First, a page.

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Coping with Critique and Criticism: Part 2

Updated: Jan 8, 2021

A man on a hilltop extending his hand to another man climbing up
Editors and writers are teammates.

In Coping with Critique and Criticism: Part 1, I revealed the painful truth—many self-published writers also self-edit. And self-editing has distinct limitations.

My greatest concern about this self-editing trend is not that editors like me won’t have any work before too long. Editing professionals will always be a hot commodity. Instead, my fear is that self-editing is creating a plethora of so-called published authors who have never subjected their writing to the scrutiny of a professional editor. And, should the time come that they are asked to do so by a publisher or editor-in-chief, they aren’t going to handle it well.

There are two ways to toughen your writer’s skin: one is by hiring an editor like me (please, do), but another way to learn to receive criticism well is by joining a writing group whose purpose is to offer critique to one another.

Fun fact: Someone who critiques the writing of another is referred to as a critter or crit. Yeah. Really.

So, if you are reading this and you have never had your writing critiqued, I would like to offer some guidelines, dare I say rules of conduct, to make the experience productive and relatively painless.

How to Receive Critique in Groups

If you have been writing and self-editing for a long time, accepting criticism of your writing can be tough. Remember this—it is the work that is being critiqued, not you. You must separate yourself from the work. Some will find this challenging, especially if they have been told for years by family and friends that they are great writers.

It’s hard to not take criticism personally. Let’s examine how to do it gracefully.

  • If you show up to a group meeting expecting to hear applause and accolades for your work, you might be in for an embarrassing disappointment. The time has come to let your work experience scrutiny. By learning to differentiate helpful criticism from nonsense, you will grow as a writer. But you must be willing to let others put your work under their microscopes.

  • Prepare yourself for negative comments. Think through how to receive less-than-stellar remarks about your writing. Remember, it is not about you, it’s about your work. Critique groups will always have their fair share of jerks who see only what they don’t like. Don’t fall into their trap.

  • Don’t get angry or defensive, which is easier said than done. Remember, these are just the critters’ opinions. Take them for what they’re worth to you. More often than not, you will hear comments that are valid and helpful. Don’t let the sound of negativity drown out constructive criticism.

  • You do not have to accept every piece of advice or make every suggested change. Your work will always be your work. If criticism seems to lean toward altering your tone and a bulk of your wording, you might be at risk for losing your writer’s voice. Accept the remarks politely and move on.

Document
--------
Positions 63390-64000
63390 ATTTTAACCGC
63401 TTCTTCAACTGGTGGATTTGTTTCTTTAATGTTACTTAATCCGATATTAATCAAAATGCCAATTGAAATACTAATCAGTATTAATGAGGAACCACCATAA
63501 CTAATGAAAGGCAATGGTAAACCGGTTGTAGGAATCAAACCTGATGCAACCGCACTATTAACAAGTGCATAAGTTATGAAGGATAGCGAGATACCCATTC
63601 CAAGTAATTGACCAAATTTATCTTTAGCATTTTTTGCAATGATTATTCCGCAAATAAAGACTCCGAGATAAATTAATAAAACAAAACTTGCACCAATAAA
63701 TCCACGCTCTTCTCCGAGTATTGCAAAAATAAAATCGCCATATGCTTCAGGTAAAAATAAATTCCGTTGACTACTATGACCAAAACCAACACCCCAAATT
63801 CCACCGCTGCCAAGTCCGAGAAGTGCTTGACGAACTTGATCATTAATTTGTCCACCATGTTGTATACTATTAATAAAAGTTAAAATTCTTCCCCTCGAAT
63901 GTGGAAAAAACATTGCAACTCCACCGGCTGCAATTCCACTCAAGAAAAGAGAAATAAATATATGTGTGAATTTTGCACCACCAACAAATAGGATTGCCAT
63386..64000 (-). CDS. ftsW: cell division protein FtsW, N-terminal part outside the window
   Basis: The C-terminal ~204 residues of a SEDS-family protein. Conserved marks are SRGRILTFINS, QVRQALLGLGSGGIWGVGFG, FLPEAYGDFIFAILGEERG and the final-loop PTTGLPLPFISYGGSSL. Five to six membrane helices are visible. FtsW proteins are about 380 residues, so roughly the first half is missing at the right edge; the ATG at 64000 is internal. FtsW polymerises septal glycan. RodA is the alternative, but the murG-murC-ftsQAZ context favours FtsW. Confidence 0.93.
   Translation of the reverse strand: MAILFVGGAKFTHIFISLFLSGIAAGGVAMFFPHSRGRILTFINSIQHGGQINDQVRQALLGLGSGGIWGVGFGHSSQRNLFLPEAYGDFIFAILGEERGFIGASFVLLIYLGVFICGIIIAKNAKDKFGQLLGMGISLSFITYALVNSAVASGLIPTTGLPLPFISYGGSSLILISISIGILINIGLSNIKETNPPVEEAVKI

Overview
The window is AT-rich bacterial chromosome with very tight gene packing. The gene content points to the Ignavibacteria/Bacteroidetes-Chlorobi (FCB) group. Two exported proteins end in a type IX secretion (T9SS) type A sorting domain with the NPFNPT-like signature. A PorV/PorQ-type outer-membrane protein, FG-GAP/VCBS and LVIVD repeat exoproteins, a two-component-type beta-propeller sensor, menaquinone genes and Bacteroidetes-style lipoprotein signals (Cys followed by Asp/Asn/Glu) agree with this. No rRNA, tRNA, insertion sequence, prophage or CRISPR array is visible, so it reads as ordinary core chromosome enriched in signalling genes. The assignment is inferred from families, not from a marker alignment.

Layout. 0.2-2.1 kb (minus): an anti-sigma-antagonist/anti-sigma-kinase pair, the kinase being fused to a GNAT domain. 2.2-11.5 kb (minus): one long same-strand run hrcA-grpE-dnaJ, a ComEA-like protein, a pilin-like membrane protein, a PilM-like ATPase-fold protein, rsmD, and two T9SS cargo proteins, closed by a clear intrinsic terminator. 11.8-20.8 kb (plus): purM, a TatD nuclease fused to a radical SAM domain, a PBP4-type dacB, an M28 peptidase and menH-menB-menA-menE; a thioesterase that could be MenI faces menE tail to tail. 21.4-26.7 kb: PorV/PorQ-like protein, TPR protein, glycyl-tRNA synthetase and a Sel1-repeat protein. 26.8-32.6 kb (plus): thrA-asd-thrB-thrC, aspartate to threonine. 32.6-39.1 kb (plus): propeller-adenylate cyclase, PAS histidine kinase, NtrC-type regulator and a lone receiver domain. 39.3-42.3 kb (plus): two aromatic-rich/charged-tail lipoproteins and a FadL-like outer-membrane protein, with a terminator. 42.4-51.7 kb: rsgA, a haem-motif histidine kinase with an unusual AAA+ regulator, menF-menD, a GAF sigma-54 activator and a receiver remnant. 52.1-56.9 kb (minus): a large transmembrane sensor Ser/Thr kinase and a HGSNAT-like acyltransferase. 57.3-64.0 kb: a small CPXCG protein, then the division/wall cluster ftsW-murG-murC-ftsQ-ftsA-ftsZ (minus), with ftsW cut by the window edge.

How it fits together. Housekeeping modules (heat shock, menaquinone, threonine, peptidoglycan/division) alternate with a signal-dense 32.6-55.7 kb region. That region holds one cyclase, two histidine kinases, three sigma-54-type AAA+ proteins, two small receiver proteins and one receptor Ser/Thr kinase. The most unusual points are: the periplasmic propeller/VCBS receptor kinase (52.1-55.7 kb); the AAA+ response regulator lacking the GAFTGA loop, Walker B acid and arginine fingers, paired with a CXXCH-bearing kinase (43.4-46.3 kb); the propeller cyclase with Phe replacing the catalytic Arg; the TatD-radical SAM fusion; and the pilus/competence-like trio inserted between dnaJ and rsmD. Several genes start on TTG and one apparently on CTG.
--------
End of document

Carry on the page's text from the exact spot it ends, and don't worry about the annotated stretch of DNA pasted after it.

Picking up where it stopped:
How to Work With an Editor

Since I am an editor, I assure you that all editors are perfect and they never say or do anything that is inappropriate, in error, or hurtful. And pigs can fly.

The fact is, editors are human. We are as flawed as any other human. Some are OK, some great, and some stink.

As with accepting criticism from a group, be open-minded when working with an editor and acknowledge that you might actually have something to learn. A good editor is a partner in the creation of your work.

What should you expect from an editor? Here are general guidelines. Follow them if you are asked to be a critter of the work of another writer. Treat other writers as you wish to be treated.

  • If a passage doesn’t make sense to an editor, he or she should talk with the writer about it. Clarification stops the editor from spending time reworking a passage while guessing what the writer meant.

  • The editor’s critique should be worded in a constructive—not accusatory—manner.

  • An editor’s comments should never personally attack the writer, never belittle, and never, ever take an adversarial position.

  • An editor should not indiscriminately rewrite large chunks of material. An editor who takes it upon him- or herself to do major rewrites has wandered from editing into ghostwriting. Do not let an overly zealous editor steal your voice.

Speaking for myself, as I said in my second blog article in May 2018, I ask that you receive my comments and suggestions in the spirit of fostering teamwork and allow my editing skills to complement your writing skills. Trust is a requirement of the editor-author relationship. You must trust that I want your work to be of outstanding quality and I will perform my services in your best interests.

I’ll end by quoting the wildly successful author George R. R. Martin, who said this when he was addressing an audience at CoastCon II in Biloxi, Mississippi, in 1979:

A good editor tries to figure out what the writer was trying to do, and helps him or her do it better, rather than trying to change them into something else entirely. A good editor doesn’t insist or make changes without permission. Ultimately, a writer lives or dies by his words, and he must always have the last word if his work is to retain its integrity.

In addition to my business Strike The Write Tone, I am a contract editor, writing coach, and ghostwriter for The Cheerful Word of Hendersonville, NC.

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1 Comment

I always thought you were sort of a critter!

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